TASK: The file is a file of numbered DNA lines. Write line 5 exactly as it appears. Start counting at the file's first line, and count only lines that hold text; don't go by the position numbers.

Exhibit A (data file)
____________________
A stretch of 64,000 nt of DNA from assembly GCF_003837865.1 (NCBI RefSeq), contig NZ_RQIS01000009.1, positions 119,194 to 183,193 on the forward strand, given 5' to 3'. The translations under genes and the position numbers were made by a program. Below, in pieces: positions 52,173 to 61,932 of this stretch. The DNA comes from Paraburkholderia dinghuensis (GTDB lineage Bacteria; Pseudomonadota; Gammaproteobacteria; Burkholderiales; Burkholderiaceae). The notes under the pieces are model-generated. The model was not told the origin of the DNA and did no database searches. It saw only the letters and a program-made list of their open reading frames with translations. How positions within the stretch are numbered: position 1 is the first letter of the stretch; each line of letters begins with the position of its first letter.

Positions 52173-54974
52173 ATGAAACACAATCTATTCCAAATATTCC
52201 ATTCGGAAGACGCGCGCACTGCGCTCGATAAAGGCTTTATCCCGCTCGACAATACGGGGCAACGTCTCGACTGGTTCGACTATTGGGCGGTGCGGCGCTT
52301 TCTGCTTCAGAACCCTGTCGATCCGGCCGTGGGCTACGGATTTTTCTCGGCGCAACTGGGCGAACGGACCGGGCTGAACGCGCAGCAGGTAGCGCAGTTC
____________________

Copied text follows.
52301 TCTGCTTCAGAACCCTGTCGATCCGGCCGTGGGCTACGGATTTTTCTCGGCGCAACTGGGCGAACGGACCGGGCTGAACGCGCAGCAGGTAGCGCAGTTC